Middlebury Schools Abroad project $3.5–3.7 million deficit

By Abigail Chang and Sophia McDermott-Hughes

Sarah Fagan
After keeping the schools abroad closed for the fall with the hopes of opening up most schools for the following semester, Middlebury has cancelled all 16 of the programs for spring 2021.

The college canceled its spring abroad program in Japan on Friday, marking the last of the 16 schools abroad to make the decision to close. While the schools typically generate over a million dollars in surplus, the college is projecting a $3.5–3.7 million dollar net loss from the schools abroad alone in the Fiscal Year 2021. This loss comprises more than one-third of the latest $10.2 million deficit projection, according to Executive Vice President for Finance and Administration David Provost.

In pre-pandemic years, the Middlebury schools abroad program has typically enrolled 700 students annually, accounting for $10–12 million in tuition revenue. Operating costs have amounted to about $9.5–10 million each year, and the collective Middlebury schools abroad have routinely generated an annual surplus of $1 million, according to Dean of International Programs Carlos Vélez.

Though the schools abroad are closed for in-person instruction, Provost estimates that they will generate roughly $1 million in total revenue through FY2021 in tuition from online classes and internships offered through the schools.

While not having to host students cut operating costs in half, Middlebury’s commitment to wage continuity for all of its employees means the college will still spend an estimated $5.2 million on schools abroad in FY2021, according to Provost.

Middlebury schools abroad directly employs 47 full-time staff members across its 16 schools, all of whom are included under Middlebury’s commitment to maintain wage continuity through June 30. They primarily serve in administrative roles as directors, assistant directors, deans and housing and program coordinators, Vélez said in an email to The Campus.

In countries that offer them, the schools have availed themselves of government-subsidized furlough programs to cut costs while still maintaining wage continuity, according to Provost.

The rest of the schools abroad staff are primarily contracted on a short-term basis according to program enrollment. These positions, which include course instructors, orientation assistants and program tutors, among others, do not fall under the umbrella of the college’s wage continuity pledge. As a result, schools have been able to cut costs by not hiring anyone to fill those positions, according to Vélez.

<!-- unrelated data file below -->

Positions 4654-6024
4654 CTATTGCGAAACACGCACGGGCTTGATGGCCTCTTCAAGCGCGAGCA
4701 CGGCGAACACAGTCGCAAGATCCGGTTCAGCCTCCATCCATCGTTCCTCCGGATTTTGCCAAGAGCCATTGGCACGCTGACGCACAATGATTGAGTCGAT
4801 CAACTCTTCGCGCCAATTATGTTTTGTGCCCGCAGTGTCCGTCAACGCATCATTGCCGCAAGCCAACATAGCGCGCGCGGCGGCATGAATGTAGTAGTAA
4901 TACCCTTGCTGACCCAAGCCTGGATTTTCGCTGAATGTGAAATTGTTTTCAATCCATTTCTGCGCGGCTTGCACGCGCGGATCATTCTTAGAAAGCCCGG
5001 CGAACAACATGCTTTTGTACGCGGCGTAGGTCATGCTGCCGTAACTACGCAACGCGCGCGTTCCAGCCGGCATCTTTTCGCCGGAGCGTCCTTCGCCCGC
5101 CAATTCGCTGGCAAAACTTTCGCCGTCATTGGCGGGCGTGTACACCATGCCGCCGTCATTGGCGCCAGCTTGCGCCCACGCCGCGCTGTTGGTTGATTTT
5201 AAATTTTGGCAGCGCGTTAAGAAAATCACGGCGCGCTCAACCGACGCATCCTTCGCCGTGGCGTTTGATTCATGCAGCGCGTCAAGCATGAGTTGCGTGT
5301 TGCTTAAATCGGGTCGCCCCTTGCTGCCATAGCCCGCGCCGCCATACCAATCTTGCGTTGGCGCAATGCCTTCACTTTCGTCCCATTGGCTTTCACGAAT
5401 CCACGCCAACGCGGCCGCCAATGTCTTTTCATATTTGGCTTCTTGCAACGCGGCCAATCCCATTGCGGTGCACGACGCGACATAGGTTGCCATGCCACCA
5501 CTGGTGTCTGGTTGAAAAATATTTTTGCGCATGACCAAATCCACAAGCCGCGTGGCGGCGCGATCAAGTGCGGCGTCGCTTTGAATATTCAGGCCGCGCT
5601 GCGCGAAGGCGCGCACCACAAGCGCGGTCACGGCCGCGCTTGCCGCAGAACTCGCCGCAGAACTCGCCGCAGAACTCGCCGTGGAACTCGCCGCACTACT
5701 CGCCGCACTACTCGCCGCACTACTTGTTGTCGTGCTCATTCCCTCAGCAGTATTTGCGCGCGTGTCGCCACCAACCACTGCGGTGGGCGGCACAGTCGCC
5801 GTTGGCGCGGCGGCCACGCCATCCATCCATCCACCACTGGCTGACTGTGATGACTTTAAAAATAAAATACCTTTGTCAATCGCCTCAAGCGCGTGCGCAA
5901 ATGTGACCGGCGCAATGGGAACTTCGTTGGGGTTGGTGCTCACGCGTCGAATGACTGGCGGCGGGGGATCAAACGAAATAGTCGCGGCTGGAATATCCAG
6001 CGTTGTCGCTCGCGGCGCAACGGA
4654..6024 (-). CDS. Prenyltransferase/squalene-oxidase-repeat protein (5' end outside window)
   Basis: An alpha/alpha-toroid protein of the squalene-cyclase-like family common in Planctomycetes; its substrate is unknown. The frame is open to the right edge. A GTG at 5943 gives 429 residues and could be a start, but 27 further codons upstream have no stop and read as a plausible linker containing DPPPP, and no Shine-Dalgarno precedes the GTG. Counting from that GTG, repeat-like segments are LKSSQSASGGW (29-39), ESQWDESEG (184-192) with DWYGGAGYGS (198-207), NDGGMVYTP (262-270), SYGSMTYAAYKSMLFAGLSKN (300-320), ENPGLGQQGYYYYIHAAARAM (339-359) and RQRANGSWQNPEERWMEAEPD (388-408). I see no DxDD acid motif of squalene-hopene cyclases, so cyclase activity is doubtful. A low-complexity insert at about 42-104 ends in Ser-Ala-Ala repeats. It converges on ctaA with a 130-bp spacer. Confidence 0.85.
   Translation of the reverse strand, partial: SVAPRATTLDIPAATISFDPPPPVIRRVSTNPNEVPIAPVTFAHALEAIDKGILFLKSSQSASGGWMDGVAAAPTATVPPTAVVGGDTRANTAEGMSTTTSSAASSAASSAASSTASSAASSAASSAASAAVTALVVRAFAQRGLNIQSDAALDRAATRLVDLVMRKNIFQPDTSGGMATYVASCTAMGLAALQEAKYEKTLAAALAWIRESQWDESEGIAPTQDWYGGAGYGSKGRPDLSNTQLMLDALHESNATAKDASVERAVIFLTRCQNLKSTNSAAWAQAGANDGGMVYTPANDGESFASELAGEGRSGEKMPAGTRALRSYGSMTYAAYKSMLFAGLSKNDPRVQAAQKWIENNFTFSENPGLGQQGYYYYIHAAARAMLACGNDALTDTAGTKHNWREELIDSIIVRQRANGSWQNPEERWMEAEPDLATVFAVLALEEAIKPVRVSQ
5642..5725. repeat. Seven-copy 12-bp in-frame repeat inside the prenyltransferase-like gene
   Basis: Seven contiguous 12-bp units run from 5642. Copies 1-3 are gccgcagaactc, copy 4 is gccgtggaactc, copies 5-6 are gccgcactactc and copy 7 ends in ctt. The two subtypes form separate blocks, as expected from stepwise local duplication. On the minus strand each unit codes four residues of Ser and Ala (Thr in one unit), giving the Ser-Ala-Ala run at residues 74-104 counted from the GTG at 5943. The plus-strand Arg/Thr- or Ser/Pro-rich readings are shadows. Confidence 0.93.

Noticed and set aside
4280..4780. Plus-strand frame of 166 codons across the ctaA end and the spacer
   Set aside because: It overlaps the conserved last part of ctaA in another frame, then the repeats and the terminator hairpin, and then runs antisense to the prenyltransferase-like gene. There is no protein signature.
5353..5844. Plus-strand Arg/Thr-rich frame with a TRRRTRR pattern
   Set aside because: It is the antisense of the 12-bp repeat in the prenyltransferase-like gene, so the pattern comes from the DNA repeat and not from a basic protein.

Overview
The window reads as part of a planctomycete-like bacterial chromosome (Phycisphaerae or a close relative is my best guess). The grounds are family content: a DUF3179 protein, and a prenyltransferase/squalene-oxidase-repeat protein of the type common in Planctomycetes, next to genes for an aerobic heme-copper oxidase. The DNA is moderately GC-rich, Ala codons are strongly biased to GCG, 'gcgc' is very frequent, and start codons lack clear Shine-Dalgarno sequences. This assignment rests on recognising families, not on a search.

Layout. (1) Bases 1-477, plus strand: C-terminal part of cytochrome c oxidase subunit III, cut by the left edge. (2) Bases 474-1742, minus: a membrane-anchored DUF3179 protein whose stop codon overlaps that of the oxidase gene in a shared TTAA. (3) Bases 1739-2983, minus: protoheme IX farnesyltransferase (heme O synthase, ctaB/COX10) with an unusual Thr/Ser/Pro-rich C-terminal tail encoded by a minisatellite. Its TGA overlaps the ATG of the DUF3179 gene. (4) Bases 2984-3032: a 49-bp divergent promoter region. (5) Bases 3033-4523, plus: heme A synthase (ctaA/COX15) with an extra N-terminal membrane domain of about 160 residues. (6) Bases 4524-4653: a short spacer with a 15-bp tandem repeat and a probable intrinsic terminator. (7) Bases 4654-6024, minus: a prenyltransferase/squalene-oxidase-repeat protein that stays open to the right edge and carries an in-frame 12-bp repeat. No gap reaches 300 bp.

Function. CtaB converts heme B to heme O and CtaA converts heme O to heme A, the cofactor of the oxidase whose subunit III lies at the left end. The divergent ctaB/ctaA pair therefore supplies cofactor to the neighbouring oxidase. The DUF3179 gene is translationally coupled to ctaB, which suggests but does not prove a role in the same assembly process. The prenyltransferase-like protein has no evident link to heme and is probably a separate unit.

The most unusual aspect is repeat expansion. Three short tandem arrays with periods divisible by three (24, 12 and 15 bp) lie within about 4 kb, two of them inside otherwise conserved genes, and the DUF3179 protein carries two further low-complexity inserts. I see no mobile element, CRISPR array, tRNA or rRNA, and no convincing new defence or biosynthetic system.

The remaining skeleton staff of the schools continue to work hard despite closures. Staff spent much of the fall semester trying to plan and make possible school reopenings in the spring. Middlebury had hoped to run at least 75% of the programs but ultimately decided to keep them shuttered. The staff will resume planning in anticipation of restarting their programs in the fall of 2021. 

In the meantime, several schools are offering online classes, including seven courses that were available to Middlebury undergraduates in the fall, as well as facilitating and coordinating remote internships. Vélez said 83 students — including some graduate students — enrolled in online schools abroad offerings this fall, and the schools plan to hold more than 30 remote courses over J-Term and spring. Some schools have also hosted activities for students within their respective language departments, keeping the remaining staff busy, according to Vélez. 

Vélez said Middlebury fully intends to reopen the majority of the schools abroad in the fall of 2021. The college considers a number of factors before deciding to open a school for in-person instruction, including the state of the pandemic in host countries, travel restrictions and availability of medical care and appropriate housing options.

“The safety of the students in our schools is our central consideration in making these decisions, followed then by our ability to maintain the core academic mission of the programs,” Vélez wrote in an email to The Campus.

However, even if some schools cannot reopen for the foreseeable future, the college has no plans to make any closures permanent. “There are no discussions right now about backing away from study abroad. There are no discussions about closing programs,” Provost said.

Although the Middlebury schools abroad as a whole are profitable, some of the individual schools do not turn a profit, even during pre-pandemic times. Provost and Vélez emphasized that the schools are considered a collective regarding finances, so Middlebury does not consider the profitability of any individual school.

“This overall financial picture allows us to place the importance of offering options in specific languages and of having a presence in certain regions of the world ahead of revenue considerations in making decisions about each school,” Vélez said.

The college remains committed to ensuring the quality of a Middlebury education, including the opportunity to study abroad, despite the financial difficulties posed by the pandemic, according to Provost.

“One of the key pillars of [what makes Middlebury, Middlebury] is our distinctive global network, and study abroad plays a critical component of that,” Provost said. “Our thinking this year has been, we can manage through this once-in-a-century pandemic. But it will not change our commitment, or the importance of a Middlebury education, inclusive of that global network.”